Mosquitoes Can Transmit Zika to Their Offspring
Researchers at the University of Texas Medical Branch in Galveston say they’ve discovered a new route for transmission of the Zika virus: from female mosquitoes to some of their offspring.
While not particularly surprising, the finding — published this week in the American Journal of Tropical Medicine and Hygiene — is an important development in understanding the disease, and could complicate efforts to fight its spread.
“This is not going to change the epidemiology of Zika in the United States very much,” said pathologist Robert Tesh, an author of the paper. “I think that what we have shown is that the virus can survive from one season to the next.”
Infection with the virus can be devastating for pregnant women, whose children may be born with abnormally small heads, a condition known as microcephaly. After spreading widely in Latin America over the past year, local-transmission of Zika has now cropped up in Florida.
From what they saw in this new study, which examined the offspring of about 50 infected mosquitoes, Tesh and his colleagues estimated that one in every 290 Aedes aegypti mosquito inherits Zika from its mother. (None of the Aedes albopictus mosquitoes passed down the virus.) While the proportion of affected offspring is small, it could be enough to allow Zika to survive winters and dry periods, and to persist even in places where mosquitoes have seemingly been eradicated.
“If you get rid of most of the mosquitoes, or even if you could get rid of all of the adults, you still have the eggs and the larvae,” Tesh said. “If they are infected, when they become adults they are going to be able to infect new people and get the cycle started again.”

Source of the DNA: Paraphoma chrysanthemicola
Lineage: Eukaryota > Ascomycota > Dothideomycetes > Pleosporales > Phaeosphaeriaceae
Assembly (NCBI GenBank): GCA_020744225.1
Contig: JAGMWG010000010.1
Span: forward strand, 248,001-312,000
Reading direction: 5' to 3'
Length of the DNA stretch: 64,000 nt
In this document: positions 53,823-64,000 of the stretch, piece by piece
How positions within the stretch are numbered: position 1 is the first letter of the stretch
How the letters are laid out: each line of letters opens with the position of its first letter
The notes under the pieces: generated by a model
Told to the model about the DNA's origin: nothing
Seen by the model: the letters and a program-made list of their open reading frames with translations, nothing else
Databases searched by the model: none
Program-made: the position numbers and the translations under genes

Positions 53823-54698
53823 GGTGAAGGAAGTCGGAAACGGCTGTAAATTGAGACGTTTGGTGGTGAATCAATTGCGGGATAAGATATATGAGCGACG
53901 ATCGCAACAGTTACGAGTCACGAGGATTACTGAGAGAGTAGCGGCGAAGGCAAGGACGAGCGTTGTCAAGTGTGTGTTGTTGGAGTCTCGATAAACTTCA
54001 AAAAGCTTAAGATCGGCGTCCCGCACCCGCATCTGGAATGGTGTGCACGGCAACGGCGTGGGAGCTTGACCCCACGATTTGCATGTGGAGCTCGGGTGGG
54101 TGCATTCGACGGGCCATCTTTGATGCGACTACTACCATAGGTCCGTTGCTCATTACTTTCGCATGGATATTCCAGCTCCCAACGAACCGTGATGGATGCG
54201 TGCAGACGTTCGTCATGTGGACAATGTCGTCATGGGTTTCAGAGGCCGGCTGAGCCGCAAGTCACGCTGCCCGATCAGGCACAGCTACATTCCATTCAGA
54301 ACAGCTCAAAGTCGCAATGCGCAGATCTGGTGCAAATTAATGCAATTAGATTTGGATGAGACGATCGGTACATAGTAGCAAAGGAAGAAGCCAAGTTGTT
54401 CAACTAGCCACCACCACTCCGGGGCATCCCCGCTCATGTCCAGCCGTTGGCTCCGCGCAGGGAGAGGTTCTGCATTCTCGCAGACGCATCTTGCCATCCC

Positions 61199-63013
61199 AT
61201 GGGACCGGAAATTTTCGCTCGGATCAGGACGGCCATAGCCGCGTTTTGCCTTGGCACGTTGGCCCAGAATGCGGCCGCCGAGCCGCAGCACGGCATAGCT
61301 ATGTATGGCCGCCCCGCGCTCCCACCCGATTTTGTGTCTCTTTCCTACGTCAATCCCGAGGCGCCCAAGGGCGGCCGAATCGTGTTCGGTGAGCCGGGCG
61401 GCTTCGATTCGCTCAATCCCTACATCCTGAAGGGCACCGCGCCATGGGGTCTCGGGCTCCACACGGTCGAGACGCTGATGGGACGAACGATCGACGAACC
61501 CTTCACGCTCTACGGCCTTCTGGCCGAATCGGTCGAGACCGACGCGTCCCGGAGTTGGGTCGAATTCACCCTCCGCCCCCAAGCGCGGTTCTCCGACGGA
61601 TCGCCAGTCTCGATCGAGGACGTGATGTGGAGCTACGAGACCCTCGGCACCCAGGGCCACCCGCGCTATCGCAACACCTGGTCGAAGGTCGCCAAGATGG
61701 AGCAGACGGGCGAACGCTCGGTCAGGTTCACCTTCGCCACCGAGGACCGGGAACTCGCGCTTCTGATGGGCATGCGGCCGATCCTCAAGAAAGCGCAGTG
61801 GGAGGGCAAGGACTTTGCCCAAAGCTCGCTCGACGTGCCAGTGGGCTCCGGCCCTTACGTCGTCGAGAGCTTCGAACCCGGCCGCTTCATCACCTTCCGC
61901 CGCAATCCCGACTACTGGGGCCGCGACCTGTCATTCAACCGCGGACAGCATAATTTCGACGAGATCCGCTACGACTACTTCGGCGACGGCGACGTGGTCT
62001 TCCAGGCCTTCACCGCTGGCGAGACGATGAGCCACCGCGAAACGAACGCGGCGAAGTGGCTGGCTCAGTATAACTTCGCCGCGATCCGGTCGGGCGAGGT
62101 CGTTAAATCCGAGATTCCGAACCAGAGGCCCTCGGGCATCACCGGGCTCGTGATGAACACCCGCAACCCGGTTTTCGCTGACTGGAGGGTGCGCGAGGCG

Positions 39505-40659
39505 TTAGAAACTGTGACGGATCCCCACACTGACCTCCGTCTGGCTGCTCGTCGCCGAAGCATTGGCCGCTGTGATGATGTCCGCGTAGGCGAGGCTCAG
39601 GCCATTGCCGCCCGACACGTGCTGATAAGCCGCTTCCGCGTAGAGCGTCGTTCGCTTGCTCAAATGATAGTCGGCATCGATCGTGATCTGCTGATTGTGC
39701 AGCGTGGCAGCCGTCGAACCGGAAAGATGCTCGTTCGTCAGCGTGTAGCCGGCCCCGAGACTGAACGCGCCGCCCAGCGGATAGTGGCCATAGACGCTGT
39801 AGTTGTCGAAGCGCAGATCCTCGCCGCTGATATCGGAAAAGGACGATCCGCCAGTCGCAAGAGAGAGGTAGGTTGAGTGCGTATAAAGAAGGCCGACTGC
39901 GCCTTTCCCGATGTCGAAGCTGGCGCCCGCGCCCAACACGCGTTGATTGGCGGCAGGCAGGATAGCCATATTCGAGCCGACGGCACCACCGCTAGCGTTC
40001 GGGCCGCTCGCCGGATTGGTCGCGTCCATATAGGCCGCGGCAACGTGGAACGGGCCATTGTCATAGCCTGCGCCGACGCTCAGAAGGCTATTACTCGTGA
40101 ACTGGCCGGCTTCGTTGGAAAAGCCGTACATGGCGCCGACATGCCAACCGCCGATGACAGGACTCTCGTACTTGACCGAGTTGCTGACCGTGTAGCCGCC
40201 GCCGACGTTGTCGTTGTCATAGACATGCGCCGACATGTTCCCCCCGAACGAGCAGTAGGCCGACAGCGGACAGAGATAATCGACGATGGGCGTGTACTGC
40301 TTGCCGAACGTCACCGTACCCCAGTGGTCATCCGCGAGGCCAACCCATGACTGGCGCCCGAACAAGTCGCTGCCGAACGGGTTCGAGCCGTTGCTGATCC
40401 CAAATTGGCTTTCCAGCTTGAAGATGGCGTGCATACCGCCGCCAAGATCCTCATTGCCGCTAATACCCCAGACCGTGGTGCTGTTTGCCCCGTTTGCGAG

Of course, female mosquitoes don’t always need to pass a viral load to their offspring in order for epidemics to bridge seasons — some viruses can survive the winter in adults insects. Carol Blair, a researcher in the Department of Microbiology, Immunology and Pathology at Colorado State University, pointed to West Nile, by way of example.
“When West Nile virus came into the East Coast, it was speculated that it wouldn’t last for more than one season because those mosquitoes, Culex mosquitoes that transmit West Nile virus, are not known to allow vertical transmission,” Blair said. “But, surprise, West Nile bounced back the next transmission season.”
For those mosquito species that can accomplish vertical transmission, researchers are already releasing genetically-modified male mosquitoes whose offspring cannot survive without an antibiotic antidote.
While this most recent paper shows vertical transmission of Zika in a laboratory, the next step will be finding it in the wild. That will involve collecting and testing mosquito larvae in areas where the disease is spreading. In the wild, a number of factors might keep the virus from being inherited. Still, Tesh said, he wouldn’t be surprised to find it there.
An earlier version of this post incorrectly suggested that Culex mosquitoes were capable of vertical transmission of viruses. The text has been updated to correct the error. It has also been updated to clarify that the research team is at the University of Texas Medical Branch in Galveston.